Three cheers for John Lewis, responding with a great sense of humour to criticism in a manner that’s all too rare these days, when any critical comment is likely to be met with abject fury. Alongside the question of who paid for renovations in the Johnson/Symonds flat in Downing Street came the allegation that Carrie wanted rid of ‘the John Lewis furniture nightmare’, apparently left behind by Theresa May.
To which the favourite store of just about everybody I know, tweeted, ‘Time for an interiors refresh? We pride our Home Design Service on having something for *almost* everyone.’ I had to laugh. And then I giggled when I saw the photo of one of the delivery vans outside Number 10 with a comment from the company, ‘Good thing we have a recycling service for old pre-loved furniture’. So refreshing to see something truly funny in these rather dark days when there’s not been much to laugh at.
I wonder if Carrie, a former head of communications for the Tory party, had thought about the message she was sending. Do she and the PM not realise they’ve cut through their policy of ‘levelling up’ by displaying a tendency to see themselves as above us all? Snobs, in other words, going for the most trendy and expensive décor they couldn’t really afford.
How dare they dismiss the taste and aspirations of millions of people for whom John Lewis is the go-to shop for wedding lists, setting up a new home or brightening up an old one? Should I feel shame at what I consider to be tasteful magnolia walls and sofas bought for comfort, covered with colourful throws and cushions, bought at...? Yes, John Lewis.
My place is calm, relaxing, easy on the eye, and I could afford every precious piece, acquired gradually over the years. It has not threatened to send me into bankruptcy or the humiliation of having to beg from friends or colleagues. Nor, I’m afraid, could I see the appeal of the Lulu Lytle style. Who wants to chill out at the end of a busy day in a sitting room reminiscent of a high-end Indian restaurant circa 1971?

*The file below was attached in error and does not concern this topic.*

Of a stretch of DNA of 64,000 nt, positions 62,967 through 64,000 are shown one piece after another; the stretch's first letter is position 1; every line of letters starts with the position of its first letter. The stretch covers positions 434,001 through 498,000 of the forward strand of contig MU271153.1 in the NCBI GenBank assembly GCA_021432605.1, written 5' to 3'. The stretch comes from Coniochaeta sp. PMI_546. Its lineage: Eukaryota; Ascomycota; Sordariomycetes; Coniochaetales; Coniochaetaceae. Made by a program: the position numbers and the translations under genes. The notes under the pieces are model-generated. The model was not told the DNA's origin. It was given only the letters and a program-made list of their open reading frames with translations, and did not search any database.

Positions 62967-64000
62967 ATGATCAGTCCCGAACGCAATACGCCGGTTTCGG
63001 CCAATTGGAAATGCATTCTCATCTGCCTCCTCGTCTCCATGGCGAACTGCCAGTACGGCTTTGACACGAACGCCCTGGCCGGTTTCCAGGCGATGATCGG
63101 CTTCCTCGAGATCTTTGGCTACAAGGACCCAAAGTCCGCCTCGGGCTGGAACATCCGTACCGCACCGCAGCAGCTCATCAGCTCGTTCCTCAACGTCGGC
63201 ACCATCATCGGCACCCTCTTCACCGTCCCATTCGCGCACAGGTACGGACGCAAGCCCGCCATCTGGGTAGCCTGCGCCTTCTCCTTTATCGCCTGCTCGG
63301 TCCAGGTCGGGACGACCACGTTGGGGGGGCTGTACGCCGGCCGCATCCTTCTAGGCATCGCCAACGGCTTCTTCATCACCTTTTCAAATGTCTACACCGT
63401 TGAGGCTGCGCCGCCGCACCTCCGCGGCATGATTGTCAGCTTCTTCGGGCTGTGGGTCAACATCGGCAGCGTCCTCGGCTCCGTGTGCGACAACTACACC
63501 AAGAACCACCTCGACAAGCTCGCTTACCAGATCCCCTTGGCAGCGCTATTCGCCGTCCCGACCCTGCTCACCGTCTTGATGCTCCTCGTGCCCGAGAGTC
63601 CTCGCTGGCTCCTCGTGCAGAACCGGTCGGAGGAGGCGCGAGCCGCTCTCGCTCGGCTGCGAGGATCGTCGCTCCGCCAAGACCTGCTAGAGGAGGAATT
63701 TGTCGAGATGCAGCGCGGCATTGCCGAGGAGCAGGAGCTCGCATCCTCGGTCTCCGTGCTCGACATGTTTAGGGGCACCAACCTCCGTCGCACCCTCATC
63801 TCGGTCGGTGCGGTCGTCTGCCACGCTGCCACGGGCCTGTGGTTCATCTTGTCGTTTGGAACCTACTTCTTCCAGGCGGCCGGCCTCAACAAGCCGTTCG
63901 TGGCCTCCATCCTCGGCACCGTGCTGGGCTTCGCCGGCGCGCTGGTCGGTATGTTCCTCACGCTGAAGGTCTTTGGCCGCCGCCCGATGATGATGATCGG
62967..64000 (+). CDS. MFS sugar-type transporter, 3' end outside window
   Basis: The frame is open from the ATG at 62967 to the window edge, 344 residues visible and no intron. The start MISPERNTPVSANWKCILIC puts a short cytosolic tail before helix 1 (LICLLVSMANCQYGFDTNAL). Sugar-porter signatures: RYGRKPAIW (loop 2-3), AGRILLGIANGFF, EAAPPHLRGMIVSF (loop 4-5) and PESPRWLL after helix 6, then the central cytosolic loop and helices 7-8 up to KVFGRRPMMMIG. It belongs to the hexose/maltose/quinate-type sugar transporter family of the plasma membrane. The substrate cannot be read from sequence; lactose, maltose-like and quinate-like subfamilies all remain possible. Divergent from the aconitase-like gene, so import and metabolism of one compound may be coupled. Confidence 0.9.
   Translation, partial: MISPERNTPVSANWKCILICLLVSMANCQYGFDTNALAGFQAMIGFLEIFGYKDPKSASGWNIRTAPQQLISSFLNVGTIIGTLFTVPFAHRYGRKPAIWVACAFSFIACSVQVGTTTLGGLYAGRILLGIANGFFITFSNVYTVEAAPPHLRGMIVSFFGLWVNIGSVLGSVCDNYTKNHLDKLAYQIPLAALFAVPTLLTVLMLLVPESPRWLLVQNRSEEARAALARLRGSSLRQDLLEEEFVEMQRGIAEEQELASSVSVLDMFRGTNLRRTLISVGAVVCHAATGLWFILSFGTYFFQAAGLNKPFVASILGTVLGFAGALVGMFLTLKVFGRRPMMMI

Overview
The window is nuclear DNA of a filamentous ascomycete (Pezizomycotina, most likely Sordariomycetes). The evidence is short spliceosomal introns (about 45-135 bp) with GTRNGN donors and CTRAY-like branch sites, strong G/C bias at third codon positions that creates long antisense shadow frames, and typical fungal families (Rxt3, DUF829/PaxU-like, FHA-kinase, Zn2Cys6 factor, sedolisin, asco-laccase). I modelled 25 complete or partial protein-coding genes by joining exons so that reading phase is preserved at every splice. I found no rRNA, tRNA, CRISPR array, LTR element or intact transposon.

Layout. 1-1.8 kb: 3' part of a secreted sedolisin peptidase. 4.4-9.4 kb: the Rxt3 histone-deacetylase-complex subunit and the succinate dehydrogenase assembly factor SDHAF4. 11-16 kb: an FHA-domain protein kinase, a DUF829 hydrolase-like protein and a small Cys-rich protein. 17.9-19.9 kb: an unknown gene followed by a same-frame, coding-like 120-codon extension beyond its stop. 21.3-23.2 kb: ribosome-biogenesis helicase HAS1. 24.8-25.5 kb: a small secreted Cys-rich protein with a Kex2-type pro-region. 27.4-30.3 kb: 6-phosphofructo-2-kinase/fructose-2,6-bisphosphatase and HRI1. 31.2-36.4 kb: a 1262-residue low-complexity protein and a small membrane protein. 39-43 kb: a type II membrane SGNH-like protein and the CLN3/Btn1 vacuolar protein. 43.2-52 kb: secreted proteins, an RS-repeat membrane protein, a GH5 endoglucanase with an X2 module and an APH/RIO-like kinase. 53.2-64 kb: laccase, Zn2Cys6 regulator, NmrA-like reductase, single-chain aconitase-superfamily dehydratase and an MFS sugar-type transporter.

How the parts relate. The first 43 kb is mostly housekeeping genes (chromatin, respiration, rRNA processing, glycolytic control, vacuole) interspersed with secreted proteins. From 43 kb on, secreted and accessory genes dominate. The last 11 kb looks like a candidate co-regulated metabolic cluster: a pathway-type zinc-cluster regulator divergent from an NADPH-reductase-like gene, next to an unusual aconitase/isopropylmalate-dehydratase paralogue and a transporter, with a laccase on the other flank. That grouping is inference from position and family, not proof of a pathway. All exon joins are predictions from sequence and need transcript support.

My most recent encounter with John Lewis came last October. We had just moved into our new, downsized house on the south coast. We needed a new fridge-freezer and decided to buy a big American style that delivers ice and chilled water. The boys had always wanted one. They’re now grown up, so we were doing this as an indulgence just for the two of us. We measured the space. We ordered. We were given a time and a date for delivery. At exactly the time we’d arranged, two burly delivery men carried the huge appliance into the appointed space.
Isn’t it infuriating when your children do the ticking off? Of course, he was right...
They pushed it. They wiggled it. It did not fit by a fraction of a centimetre. Uncomplaining, they took it away, said not to worry, there was a similar one a little smaller which they were certain would fit.
Number one son was scathing. ‘What have I told you? Measure and measure and measure again.’ Isn’t it infuriating when your children do the ticking off? Of course, he was right. We measured and measured, ordered again and, within a week, the new one was delivered. The appliance is huge, handsome and I love it. Almost as much as I loved the men who brought it in with charm, humour and not a word of complaint. ‘Never knowingly underserved’, I guess.
It’s tragic that 16 of the stores will not reopen as lockdown ends, leaving only 34 nationwide. 14,000 jobs are at risk. The last thing the Partnership needed was criticism from a fashion-conscious, profligate young woman of Westminster. Silly Carrie!
Do you agree with Jenni? Email firstname.lastname@example.org
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